Airplane Spirituality: What I learned from travelling with a one-year old

An airplane wing just after take off at Sacram...

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This holiday, Nica and I went to England, then Portugal, then travelled back to the US via London, again. That is four flights in three weeks. Nica is one. NinjaDad was only with us for the first of the four flights. While in the UK, especially, Nica was going through a growth spurt, was teething, she learned at least 10 new signs and took her first steps. That is a lot, all in a foreign country, in unfamiliar surroundings and with many new people gawping and fawning over you. Result – one clingy baby. And still, surprisingly, the flights went really well. How did we do it…?

Okay, first and foremost we have to acknowledge the role of luck (fate? good karma?) or perhaps just good genes. For one, Nica did not seem to have any problems with her ears which was a real blessing. The fact that she is breastfed and not vaccinated probably helps with that.

Speaking of breastfeeding, that was my secret weapon. Nursing was particularly useful during take-off and landings, as sucking and swallowing helps equalise the pressure in her ears. We also brought lots of entertainment and food. A little snack (a healthy one, of course) goes a long way with little Nica. ‘Entertainment’ was basic: things like books (including a photo-book – more on that in a future post), a soft toy and, you know, stuff. Nica like most babies her age, just loves bags full of stuff. My handbag works really well. She loves pulling out my purse and taking all the cards out of that – not ideal for a plane perhaps – but I let her have my make-up bag and the like. Other than that it was all about singing songs with her and walking her up and down the isle when that was what she wanted.

On the way there, NinjaDad had his iPad on him and we did pull that out ‘in case of emergency’ when Nica was getting a bit fussy (after I turned the TV I was watching off, when she woke up in the middle of the flight) and she enjoyed playing with the bubble app and the animal sound app – real treats. The other three flights was just me – no iPad.

On those flights, when I was alone with Nica, I found it turned into a kind of meditation. The only place to be was here and now. No point thinking about the future, either dreading it or preparing for it – you just don’t know what is coming next (will she sleep, will she wail, will she need me to sing, read, walk her ad infinitum? – you just don’t know). So, all you can do is stay present and react, respond to what comes up as and when it does. Planning, hoping or expecting just get in the way. I have found that often – unhappiness comes from unfulfilled expectations, which afterall are only thoughts. Let go of those thoughts and you are on a much easier path to self-contentment.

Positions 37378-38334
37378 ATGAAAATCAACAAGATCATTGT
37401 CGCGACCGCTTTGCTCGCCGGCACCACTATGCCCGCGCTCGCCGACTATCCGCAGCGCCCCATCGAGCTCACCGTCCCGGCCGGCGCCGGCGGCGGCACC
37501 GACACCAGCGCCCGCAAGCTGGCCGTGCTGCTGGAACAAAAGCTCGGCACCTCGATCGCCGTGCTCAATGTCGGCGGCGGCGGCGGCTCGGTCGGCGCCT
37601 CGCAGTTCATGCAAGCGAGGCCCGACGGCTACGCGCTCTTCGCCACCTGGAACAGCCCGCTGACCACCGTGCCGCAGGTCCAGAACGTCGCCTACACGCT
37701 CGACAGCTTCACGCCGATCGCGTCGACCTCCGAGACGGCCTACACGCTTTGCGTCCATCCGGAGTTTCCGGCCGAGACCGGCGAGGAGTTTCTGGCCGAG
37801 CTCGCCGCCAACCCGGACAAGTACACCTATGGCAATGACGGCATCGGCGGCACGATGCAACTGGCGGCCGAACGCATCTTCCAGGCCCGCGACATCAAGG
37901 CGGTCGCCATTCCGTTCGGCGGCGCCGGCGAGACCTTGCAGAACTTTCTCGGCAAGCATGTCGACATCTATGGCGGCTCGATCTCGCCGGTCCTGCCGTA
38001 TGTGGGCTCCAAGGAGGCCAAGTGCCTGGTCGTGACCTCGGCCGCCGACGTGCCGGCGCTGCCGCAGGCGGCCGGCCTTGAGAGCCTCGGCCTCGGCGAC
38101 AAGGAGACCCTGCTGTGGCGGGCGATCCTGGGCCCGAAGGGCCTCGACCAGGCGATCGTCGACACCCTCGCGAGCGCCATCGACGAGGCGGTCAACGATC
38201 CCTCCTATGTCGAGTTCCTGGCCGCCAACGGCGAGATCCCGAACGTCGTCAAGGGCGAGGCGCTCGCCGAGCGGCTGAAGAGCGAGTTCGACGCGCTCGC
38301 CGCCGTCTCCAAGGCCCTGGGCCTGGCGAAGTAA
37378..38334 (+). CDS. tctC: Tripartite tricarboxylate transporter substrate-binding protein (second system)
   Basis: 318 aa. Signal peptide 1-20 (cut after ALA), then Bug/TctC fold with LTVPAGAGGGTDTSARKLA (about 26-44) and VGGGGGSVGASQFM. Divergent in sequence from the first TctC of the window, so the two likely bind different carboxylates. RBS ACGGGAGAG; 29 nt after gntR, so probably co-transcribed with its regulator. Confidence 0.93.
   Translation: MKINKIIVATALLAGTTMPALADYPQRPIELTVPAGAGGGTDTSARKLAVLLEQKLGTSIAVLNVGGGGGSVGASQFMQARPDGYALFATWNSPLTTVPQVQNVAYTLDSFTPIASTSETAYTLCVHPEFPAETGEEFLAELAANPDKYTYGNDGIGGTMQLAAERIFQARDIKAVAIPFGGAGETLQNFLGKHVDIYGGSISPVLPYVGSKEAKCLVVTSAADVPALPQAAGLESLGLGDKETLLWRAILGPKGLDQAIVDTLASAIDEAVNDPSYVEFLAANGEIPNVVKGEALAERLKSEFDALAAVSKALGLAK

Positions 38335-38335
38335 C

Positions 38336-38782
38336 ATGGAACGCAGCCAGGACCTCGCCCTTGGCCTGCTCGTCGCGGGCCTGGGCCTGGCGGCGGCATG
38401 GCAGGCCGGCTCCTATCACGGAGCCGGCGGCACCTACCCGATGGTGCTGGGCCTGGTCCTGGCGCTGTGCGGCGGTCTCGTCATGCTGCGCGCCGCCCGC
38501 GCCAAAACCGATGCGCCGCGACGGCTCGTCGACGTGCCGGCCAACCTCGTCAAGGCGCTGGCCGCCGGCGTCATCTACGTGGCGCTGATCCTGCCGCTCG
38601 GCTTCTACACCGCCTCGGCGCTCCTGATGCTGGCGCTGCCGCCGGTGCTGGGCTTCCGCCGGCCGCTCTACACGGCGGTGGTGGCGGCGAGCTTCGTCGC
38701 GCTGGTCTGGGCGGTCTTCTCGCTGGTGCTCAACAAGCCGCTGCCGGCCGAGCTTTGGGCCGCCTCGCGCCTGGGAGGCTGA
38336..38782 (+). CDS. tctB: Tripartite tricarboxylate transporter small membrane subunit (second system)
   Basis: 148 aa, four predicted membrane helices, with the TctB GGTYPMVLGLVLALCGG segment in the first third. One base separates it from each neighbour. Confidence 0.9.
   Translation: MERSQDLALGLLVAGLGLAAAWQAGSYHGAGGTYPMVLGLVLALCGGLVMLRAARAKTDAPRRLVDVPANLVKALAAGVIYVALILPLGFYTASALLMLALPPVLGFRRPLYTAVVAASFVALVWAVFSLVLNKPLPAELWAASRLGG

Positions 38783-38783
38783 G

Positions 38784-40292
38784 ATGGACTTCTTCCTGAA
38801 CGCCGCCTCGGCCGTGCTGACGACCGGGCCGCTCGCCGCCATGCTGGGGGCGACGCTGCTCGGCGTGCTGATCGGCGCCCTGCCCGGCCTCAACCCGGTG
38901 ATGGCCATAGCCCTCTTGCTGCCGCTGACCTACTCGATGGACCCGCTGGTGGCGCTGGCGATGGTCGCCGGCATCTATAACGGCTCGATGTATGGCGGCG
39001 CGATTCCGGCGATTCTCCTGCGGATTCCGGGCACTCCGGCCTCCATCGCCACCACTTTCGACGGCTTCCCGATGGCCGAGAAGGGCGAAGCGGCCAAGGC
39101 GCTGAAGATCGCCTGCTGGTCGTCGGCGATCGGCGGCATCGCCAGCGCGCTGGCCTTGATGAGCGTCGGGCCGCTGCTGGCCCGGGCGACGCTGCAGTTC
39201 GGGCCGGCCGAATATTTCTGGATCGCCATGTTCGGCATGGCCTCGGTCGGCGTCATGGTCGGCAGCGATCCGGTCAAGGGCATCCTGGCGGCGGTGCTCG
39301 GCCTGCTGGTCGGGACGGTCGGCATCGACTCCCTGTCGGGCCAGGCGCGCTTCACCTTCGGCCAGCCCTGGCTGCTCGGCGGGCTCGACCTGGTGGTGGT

Sure, before you get on the plane you prepare, you try to anticipate your kid’s potential needs, of course – you do what you gotta do. For example on the last flight from the UK to the US (an 11 hour flight) with NinjaDad’s mom’s help, I made sure I had plenty of water, some fresh blueberries, a ripe avocado and lots of organic, gluten-free snack bars and the like. I also had ready-to-pull-out sections of my carry-on luggage for diapering, ‘entertainment’ and fresh clothes for Nica. So, yes, you prepare. But at the time, when you are in it, just stay in it – that is my learning. And that is what I did. On a minute-by-minute basis you can handle anything. In any case, I have most of what I have available at home, with me on the plane, that is: my breasts (and the milk within them), the songs in my head, my arms and legs for bouncing, carrying and walking Nica. I know I can handle most situations so I just see what comes. I read the need underlying Nica’s mood and respond to that. That is what I did, for 11 hours. Nica and I didn’t sleep much on the plane at all, only maybe 1.5 hours and this was after only 4 hours sleep the previous night (as we arrived in London from Lisbon late at night and had to travel to a different airport for the transatlantic flight early the next morning), so we played, we danced, we sung, we read books, browsed through Virgin’s kid-friendly e-books, etc.  And at the end of the flight, people congratulated us on such a successful (read: quiet-ish) flight.

This is attachment-parenting paying off. A year of being there with and for my kid, recognising her moods, needs, communications to me and knowing how to move with that – this, now on the plane, is where others see it in action and comment on what a ‘good’ baby I have. But again: hats off to lady luck and mistress karma.